There is no single industry that has been immune to the effects of the global Coronavirus pandemic. However, some industries have been more resilient in navigating this crisis compared to others, and this can be attributed not just to their nature of work, but also to the extent to which they have adopted technology in their daily operations/business. From grocery stores using WhatsApp groups for home deliveries, to schools and colleges engaging students through online classrooms, there are many such examples of how technology has come to the rescue at this critical time and keep things relatively unaffected for some.
The story has been a bit different in the trucking industry, which has been severely affected due to the national lockdown (the trucking industry accounts for more than 2/3rd of the total freight movement in India). Though trucks carrying essential commodities such as fruits, vegetables and medical supplies have been allowed to operate, there have been numerous reports of the challenges faced by truck drivers on the road such as getting stranded at state border crossings, and not able to find food, water and rest areas on the road, and how these problems have been exacerbated due to their lack of access to technology solutions. The current national lockdown and the resulting problems faced by truck drivers have been unprecedented in their scale and scope but they provide some key insights on the role technology can play at times of crisis and uncertainty.
It’s no secret that the trucking industry has been a laggard when it comes to embracing technology, which can be attributed to multiple reasons:
- > Largely unorganised nature of the industry dominated by small fleet owners (more than three quarters of the fleet owners have a fleet size of less than 10 trucks).
- > Lack of awareness among fleet owners on the transformational benefits of technology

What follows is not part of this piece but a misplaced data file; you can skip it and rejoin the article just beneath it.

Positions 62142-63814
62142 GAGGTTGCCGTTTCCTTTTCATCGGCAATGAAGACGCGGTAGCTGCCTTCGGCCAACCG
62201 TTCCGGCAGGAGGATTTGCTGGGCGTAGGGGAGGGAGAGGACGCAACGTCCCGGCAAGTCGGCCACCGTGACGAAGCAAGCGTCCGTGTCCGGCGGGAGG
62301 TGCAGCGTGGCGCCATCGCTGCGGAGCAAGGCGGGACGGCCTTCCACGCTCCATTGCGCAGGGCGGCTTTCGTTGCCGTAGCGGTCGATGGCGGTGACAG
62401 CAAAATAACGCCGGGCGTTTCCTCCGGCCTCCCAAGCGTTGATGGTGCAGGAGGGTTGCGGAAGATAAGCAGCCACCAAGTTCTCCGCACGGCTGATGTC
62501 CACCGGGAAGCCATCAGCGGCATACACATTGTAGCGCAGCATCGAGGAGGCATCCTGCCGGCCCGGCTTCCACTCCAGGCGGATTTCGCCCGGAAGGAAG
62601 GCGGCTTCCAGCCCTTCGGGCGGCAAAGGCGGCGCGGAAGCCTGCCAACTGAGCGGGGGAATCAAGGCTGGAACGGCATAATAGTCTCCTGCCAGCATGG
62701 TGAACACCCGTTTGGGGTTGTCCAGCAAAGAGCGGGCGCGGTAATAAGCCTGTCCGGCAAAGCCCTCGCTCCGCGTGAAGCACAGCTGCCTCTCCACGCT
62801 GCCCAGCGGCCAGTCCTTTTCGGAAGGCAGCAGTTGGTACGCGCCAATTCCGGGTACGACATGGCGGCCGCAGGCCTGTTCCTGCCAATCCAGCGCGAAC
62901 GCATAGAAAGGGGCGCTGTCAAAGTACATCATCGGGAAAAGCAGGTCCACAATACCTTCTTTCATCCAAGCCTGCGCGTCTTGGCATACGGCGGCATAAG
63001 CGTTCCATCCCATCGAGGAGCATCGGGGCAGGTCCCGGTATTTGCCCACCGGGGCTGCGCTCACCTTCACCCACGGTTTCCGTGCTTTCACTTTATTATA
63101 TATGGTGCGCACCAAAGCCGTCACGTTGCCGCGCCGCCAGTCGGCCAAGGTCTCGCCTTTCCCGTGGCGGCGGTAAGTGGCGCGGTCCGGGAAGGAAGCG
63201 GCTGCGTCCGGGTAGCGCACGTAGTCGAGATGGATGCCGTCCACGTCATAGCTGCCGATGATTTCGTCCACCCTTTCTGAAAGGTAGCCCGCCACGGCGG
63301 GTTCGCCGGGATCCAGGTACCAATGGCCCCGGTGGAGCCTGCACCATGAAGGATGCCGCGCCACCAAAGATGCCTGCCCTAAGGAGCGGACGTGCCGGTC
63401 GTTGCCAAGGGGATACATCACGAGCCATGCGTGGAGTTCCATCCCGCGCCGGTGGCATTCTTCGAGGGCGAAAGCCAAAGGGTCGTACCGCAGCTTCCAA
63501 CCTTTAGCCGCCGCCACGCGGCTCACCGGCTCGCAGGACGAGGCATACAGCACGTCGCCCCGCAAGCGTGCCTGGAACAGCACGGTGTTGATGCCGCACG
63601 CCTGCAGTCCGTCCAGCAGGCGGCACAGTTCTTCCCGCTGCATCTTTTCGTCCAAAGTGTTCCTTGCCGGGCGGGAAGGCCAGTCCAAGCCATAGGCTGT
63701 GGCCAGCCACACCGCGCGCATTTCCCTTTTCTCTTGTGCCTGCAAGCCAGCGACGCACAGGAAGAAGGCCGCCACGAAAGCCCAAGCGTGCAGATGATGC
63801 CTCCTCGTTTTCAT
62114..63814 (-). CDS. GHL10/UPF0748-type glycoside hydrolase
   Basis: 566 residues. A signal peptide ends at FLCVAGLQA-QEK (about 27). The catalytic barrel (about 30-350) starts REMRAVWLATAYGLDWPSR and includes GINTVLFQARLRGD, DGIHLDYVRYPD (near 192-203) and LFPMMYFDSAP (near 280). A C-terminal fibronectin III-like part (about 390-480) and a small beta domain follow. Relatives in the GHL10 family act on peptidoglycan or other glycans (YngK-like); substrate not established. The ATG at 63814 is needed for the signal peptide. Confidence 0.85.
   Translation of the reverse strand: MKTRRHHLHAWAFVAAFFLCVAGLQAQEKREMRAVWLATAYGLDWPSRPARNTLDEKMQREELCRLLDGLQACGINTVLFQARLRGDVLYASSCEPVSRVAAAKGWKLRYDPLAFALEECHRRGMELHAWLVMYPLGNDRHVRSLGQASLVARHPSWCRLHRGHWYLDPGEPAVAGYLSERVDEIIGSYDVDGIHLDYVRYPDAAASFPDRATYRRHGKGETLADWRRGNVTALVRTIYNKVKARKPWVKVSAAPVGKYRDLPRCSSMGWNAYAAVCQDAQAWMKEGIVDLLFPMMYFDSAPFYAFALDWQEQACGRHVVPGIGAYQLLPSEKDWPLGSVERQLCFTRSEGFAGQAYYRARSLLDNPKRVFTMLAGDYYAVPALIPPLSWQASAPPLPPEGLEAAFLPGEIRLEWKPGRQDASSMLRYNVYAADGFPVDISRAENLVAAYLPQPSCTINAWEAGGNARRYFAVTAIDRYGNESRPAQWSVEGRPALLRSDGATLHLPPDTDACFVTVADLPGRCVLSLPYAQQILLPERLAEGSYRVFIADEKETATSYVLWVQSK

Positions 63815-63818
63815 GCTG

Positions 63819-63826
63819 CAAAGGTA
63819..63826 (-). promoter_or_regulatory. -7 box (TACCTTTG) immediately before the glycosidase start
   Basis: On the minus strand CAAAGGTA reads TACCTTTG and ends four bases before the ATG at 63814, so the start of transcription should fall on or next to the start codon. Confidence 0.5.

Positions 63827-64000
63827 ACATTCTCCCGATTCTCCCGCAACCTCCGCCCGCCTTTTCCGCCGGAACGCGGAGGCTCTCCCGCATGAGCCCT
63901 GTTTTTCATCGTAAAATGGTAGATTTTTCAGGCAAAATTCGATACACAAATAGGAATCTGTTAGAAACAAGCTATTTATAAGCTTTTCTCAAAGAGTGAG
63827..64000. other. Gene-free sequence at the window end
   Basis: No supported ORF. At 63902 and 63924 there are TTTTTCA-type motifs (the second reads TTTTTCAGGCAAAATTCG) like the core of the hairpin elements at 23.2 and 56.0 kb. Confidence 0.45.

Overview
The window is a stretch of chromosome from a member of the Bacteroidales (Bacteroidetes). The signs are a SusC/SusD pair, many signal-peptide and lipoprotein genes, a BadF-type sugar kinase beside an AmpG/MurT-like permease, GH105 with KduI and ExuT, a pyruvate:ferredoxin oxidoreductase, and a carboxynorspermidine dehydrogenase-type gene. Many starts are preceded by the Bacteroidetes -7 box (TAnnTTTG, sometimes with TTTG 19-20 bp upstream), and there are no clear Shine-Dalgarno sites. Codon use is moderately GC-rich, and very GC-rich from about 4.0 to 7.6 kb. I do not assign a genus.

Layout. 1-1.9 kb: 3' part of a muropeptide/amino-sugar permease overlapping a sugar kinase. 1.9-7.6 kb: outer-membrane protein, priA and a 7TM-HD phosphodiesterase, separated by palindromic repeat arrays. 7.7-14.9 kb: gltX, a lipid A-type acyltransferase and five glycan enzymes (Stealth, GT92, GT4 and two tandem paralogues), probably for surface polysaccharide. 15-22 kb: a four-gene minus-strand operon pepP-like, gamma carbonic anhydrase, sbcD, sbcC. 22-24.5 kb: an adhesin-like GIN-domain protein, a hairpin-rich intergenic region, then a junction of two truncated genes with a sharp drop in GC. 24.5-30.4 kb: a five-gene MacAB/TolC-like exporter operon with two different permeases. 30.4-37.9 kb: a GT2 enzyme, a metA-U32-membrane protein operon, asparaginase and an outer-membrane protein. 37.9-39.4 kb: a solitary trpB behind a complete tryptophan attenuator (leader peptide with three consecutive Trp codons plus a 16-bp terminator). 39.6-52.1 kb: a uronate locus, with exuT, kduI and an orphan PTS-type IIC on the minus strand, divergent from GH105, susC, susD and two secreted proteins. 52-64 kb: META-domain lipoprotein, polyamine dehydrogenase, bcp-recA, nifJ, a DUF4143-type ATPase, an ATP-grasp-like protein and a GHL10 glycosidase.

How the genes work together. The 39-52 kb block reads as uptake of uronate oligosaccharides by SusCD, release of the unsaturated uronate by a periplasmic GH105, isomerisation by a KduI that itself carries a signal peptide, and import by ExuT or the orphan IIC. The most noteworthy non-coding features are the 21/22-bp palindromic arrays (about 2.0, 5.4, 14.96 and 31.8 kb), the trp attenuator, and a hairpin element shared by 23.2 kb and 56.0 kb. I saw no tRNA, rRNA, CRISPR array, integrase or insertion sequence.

- > Unskilled truck driver workforce
- > Dominance of brokers who have a vested interest in maintaining the status quo.
- > Lack of policy push and incentives from the centre and the states to mainstream technology solutions in the industry (most of the policy push has focused on the OEMs towards vehicle technology innovations with limited focus on operations)
In a study conducted by SaveLIFE foundation in 2017, it was found that only 16% of truck drivers had a smartphone with internet while 76% of them were using feature phones.
Smartphones with internet access are perhaps the low hanging fruit when it comes to technologies that can be adopted relatively easily and at the same time provide significant benefits. They can provide real time information to drivers on locations with availability of food, water and other amenities, disseminate policy announcements in real time to drivers such as health and safety precautions, helpline numbers etc., enable fleet owners to track the location of their fleet, enable regulatory agencies to monitor and assist stranded vehicles and help drivers find loads. As one of the stakeholders that we spoke with said (paraphrased in English):
“In this day of unprecedented disruption and uncertainty, having real time information at our fingertips has become a critical need to stay afloat”
The use of mobile apps for drivers and fleet owners, WhatsApp groups and social media platforms (Facebook and Twitter) to share important information and get feedback from the driver community are some of the ways in which industry stakeholders (government, industry associations, drivers, fleet owners, etc) are working together to navigate the present situation.
At Intents Mobi, we are currently working on some of the above solutions among others to help the trucking industry, as a small but significant measure to #ThankOurTruckers.
Perhaps, the silver lining in this time of crisis is the realisation in the trucking industry that there are low hanging fruits when it comes to technology adoption, which are essential to create resilience in times of disruption and change. We hope this leads to large scale technology transformation in the industry going forward, creating a healthier, transparent and more supportive ecosystem for the people who are driving the country, one highway at a time.